Korean rhetoric as country celebrates Jong Un's anniversary
RHETPYONGYANG, North Korea (AP):
North Korea delivered a fresh round of rhetoric last Thursday with claims it had "powerful striking means" on standby, hinting at a missile launch, while Seoul and Washington speculated that it is preparing to test a medium-range missile during upcoming national celebrations.
On the streets of Pyongyang, meanwhile, North Koreans shifted into party mode as they celebrated the anniversary of leader Kim Jong Un's appointment to the country's top party post - one in a slew of titles collected a year ago in the months after his father Kim Jong Il's death.
But while there was calm in Pyongyang, there was condemnation in London, where foreign ministers from the Group of Eight nations slammed North Korea for "aggressive rhetoric" that they warned would only further isolate the impoverished nation.
North Korea's provocations, including a long-range rocket launch in December and an underground nuclear test in February, "seriously undermine regional stability, jeopardise the prospects for lasting peace on the Korean Peninsula and threaten international peace and security," the ministers said in a statement.
In the capital of neighbouring South Korea, the country's point person on relations with the North, Unification Minister Ryoo Kihl-jae, urged Pyongyang to engage in dialogue and reverse its decision to pull workers from a joint industrial park just north of their shared border, a move that has brought factories there to a standstill.
"We strongly urge North Korea not to exacerbate the crisis on the Korean Peninsula," Ryoo said.
In the latest threat from Pyongyang, the Committee for the Peaceful Reunification of the Fatherland, a non-military agency that deals with relations with South Korea, said "striking means" have been "put on standby for a launch and the coordinates of targets put into the warheads." It didn't clarify further, but the language suggested a missile.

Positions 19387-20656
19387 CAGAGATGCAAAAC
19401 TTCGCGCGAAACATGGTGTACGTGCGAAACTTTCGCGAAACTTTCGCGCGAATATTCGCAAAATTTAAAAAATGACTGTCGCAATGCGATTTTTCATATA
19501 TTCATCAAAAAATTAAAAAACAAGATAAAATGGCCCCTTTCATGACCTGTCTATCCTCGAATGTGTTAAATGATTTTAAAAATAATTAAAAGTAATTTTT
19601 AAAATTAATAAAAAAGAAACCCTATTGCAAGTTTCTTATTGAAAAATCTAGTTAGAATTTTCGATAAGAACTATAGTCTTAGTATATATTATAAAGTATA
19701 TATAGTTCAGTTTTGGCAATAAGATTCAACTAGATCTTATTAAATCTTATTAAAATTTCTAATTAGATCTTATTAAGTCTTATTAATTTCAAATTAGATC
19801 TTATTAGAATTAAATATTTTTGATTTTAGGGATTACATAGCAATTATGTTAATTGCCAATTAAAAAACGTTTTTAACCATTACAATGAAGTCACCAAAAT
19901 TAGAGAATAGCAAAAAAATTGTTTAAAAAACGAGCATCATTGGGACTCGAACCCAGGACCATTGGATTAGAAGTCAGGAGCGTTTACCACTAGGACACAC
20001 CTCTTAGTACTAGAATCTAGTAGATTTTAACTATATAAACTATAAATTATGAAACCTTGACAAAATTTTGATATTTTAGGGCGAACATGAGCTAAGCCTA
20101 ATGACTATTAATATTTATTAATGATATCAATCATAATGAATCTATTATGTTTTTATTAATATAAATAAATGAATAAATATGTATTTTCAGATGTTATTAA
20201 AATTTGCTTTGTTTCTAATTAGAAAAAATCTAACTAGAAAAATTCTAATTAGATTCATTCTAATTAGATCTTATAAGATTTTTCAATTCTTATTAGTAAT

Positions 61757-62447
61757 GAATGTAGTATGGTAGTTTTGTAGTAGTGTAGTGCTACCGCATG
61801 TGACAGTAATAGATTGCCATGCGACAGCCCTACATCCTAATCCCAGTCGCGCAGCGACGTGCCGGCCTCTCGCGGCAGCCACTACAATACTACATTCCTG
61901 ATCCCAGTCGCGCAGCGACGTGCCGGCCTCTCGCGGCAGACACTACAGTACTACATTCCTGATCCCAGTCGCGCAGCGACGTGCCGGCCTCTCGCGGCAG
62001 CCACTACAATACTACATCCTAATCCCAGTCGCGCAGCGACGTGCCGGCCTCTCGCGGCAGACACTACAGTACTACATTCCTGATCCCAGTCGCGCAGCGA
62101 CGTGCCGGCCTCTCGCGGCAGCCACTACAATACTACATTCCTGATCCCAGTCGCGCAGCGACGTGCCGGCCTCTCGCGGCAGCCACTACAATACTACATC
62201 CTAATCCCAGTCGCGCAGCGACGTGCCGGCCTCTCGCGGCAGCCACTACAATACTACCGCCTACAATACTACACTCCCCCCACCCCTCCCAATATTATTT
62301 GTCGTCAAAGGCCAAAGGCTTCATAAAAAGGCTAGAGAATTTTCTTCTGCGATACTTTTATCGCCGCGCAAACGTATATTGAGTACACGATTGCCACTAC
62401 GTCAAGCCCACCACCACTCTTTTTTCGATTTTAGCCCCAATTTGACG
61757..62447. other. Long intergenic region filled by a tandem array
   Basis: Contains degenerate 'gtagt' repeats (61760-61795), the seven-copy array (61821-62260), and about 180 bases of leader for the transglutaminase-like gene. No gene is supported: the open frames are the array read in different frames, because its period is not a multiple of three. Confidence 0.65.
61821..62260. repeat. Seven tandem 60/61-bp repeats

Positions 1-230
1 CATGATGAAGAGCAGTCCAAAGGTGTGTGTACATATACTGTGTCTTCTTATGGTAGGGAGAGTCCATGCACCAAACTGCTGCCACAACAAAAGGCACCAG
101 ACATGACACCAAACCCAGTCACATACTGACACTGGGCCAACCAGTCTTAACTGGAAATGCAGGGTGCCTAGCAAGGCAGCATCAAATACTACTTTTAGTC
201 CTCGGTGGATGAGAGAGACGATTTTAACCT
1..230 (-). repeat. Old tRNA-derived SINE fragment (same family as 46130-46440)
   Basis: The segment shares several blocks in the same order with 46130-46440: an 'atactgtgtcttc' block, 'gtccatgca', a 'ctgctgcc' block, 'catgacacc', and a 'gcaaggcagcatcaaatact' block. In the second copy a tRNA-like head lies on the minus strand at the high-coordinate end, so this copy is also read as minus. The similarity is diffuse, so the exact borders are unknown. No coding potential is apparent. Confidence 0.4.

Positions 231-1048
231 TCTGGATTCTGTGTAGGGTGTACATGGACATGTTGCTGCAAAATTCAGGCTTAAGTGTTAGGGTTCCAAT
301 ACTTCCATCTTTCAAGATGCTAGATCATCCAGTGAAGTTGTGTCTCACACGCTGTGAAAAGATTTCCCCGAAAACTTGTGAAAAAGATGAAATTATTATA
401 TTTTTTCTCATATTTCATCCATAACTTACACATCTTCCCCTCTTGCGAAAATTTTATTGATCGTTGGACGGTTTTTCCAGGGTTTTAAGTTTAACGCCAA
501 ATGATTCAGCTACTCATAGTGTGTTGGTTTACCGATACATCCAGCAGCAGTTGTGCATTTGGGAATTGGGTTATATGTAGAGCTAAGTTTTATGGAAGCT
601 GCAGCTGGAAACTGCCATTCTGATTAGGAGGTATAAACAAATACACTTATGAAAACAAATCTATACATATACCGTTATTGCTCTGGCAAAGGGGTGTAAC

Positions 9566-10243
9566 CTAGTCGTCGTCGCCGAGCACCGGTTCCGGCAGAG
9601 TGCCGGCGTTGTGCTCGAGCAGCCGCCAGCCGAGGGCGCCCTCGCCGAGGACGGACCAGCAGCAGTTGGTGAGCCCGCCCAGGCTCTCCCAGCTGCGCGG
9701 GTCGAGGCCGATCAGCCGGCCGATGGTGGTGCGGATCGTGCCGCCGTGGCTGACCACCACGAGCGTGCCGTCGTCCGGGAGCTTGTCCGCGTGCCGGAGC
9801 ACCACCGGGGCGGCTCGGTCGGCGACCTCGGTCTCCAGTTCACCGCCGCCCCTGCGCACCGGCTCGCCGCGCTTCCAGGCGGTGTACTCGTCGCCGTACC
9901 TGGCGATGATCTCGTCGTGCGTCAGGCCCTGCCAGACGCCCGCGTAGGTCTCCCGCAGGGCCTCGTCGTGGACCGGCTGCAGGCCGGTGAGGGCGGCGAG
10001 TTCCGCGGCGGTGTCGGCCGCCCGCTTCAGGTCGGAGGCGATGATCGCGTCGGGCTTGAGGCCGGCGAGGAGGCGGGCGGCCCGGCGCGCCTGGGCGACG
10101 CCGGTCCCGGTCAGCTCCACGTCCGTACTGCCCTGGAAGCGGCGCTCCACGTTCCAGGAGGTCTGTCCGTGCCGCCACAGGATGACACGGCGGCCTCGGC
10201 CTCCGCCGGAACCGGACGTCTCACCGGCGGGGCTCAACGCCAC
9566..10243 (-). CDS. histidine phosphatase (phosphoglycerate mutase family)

The statement was the latest in a torrent of warlike threats seen outside Pyongyang as an effort to raise fears and pressure Seoul and Washington into changing their North Korea policy, and to show the North Korean people at home that their young leader is strong enough to stand up to powerful foes.
No military parade or mass events are expected over the coming week, but North Korea historically uses major holidays to show off its military power, and analysts say Pyongyang could well mark the occasion with a provocative missile launch.
"However tense the situation is, we will mark the Day of the Sun in a significant way," Kim Kwang Chon, a Pyongyang citizen, told The Associated Press, referring to the April 15 birthday. "We will celebrate the Day of the Sun even if war breaks out tomorrow."
During last year's celebrations, North Korea failed in an attempt to send a satellite into space aboard a long-range rocket. The United States and its allies criticised the launch as a covert test of ballistic missile technology.
The subsequent launch in December was successful, and that was followed by the country's third underground nuclear test on February 12, possibly taking the regime closer to mastering the technology for mounting an atomic weapon on a long-range missile.